Unfortunately, with Memorial Day fast approaching, scammers are out in full force to commit fraud surrounding veterans and military service.
The Better Business Bureau’s BBB Military Line offers a resource of known scams that specifically target active duty and veteran members of the military. Some of the scams that are currently topping their lists are included below, and these should serve as a warning to the public to be on the lookout for these and similar tactics.
1. VA data and credit card theft
Anyone who contacts you and claims to be with the Veterans Administration, seeking your personal identifiable information or access to your money, is not to be trusted. Remember the old rule: anyone who calls you should already have your information! You have zero obligation to provide personal details to anyone who calls you, even if they claim there’s a problem with your account or your case file.
The same is true of your money. No one who calls you claiming to be with the VA should ever get access to your bank account number, credit card or debit card number, or other means of payment. If in doubt, take the caller’s information and hang up, then contact your local branch office directly using a phone number you’ve verified yourself (not a phone number the caller provided as it could be a fake).
2. Scams that target military spouses
It’s hard enough being the spouse or family member of a deployed solider without having to deal with scammers, too. Unfortunately, thieves have discovered that the communication barriers that go along with a deployment can mean a loved one at home can’t verify the information easily. If a scammer calls offering you a security system, a car, a house or apartment, an investment opportunity, or even a life insurance policy, and then claims that the active duty soldier ordered it, either before or after deploying, don’t fall for it.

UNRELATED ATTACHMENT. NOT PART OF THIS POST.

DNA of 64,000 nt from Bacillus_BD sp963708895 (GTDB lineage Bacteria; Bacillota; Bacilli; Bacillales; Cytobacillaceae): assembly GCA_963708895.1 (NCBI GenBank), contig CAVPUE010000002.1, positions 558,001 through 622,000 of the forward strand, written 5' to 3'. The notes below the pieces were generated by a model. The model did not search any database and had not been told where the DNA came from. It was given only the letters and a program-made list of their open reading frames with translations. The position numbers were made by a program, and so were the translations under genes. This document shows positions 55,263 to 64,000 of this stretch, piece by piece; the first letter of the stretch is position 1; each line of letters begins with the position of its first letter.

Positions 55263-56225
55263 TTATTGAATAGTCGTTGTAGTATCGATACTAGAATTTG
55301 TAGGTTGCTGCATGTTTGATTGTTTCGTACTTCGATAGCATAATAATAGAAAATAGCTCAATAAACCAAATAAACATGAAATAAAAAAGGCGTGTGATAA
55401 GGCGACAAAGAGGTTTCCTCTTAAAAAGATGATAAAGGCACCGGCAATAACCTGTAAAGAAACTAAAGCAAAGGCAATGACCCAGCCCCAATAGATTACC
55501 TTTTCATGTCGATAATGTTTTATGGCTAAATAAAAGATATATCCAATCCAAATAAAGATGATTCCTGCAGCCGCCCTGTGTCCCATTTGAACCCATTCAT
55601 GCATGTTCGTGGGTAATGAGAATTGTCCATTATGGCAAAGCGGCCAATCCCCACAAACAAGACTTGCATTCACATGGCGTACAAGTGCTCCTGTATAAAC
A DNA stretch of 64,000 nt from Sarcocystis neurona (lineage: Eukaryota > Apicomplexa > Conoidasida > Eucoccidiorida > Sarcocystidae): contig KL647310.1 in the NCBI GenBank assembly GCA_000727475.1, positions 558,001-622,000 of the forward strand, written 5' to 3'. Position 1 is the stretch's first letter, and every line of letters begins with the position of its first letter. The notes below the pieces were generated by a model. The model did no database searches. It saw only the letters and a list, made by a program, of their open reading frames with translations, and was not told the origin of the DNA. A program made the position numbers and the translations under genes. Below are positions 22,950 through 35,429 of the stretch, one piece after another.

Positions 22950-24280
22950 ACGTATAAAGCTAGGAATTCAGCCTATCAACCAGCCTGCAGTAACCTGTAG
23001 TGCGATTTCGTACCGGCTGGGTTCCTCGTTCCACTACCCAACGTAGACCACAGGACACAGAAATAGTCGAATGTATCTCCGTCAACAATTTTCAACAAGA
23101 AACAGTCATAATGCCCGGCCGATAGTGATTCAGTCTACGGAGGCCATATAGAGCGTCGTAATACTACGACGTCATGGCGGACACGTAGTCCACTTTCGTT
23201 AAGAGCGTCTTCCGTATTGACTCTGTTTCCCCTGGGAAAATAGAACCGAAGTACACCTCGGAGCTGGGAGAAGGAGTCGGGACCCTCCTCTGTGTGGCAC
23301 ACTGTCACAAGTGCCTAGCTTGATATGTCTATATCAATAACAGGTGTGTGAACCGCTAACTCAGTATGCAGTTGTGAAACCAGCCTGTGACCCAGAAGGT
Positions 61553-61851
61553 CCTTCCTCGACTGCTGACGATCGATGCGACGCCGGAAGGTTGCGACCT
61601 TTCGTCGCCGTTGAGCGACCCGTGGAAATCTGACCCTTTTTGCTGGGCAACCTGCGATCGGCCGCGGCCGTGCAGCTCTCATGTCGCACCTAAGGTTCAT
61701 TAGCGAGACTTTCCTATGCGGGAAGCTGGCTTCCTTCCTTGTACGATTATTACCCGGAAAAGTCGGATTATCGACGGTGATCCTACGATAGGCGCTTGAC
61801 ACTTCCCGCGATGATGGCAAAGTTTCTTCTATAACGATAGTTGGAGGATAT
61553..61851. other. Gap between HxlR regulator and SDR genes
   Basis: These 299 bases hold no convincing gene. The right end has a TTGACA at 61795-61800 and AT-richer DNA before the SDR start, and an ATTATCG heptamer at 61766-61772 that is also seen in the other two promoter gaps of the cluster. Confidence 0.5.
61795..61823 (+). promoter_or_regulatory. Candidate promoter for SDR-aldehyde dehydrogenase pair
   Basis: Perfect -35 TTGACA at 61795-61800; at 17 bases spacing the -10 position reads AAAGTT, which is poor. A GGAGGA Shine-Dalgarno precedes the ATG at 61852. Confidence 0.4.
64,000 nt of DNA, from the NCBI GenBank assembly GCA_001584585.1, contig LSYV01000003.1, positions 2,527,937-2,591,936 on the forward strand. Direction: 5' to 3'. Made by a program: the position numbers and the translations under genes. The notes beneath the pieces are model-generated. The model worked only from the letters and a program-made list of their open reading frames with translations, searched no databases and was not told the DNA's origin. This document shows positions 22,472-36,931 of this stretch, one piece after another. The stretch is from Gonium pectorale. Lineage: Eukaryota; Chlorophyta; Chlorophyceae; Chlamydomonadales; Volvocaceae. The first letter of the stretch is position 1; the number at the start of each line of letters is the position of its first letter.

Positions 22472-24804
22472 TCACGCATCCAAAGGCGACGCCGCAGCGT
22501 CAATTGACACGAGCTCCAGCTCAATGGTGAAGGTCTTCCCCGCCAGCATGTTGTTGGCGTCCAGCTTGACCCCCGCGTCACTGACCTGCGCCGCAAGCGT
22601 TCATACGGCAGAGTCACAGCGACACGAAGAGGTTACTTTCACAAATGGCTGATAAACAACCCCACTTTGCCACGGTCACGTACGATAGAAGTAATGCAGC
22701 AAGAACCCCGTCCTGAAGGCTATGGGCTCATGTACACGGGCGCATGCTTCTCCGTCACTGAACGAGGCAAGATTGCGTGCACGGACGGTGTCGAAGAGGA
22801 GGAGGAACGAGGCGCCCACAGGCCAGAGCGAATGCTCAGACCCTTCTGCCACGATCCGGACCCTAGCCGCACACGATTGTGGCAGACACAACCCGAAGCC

Any legitimate transaction won’t carry a time sensitive requirement. If you’re told the deal will expire within the next few hours, hang up and wait for the next golden opportunity to come along. Even if it was genuine—which chances are, it wasn’t—there will be another opportunity to make that purchase later on.
3. Requests for information
It doesn’t really matter what story the caller gives—a government contractor who’s hiring veterans, an official who needs to verify a soldier’s information, a military record database that needs to be updated—if you’re asked for your information as a military service member (or if you’re the family member of a soldier and asked for this information), hang up. That is not the method that legitimate agencies will use to update their records.
In order to protect yourself from these and many other attacks on your identity and your money, it’s important to stay informed. Most of all, be sure to spread the word to other military families in order to help them spot scams and fraud.
If you think you may be a victim of identity theft, contact the Identity Theft Resource Center for toll-free, no-cost assistance at (888) 400-5530. For on-the-go assistance, check out the free ID Theft Help App from ITRC.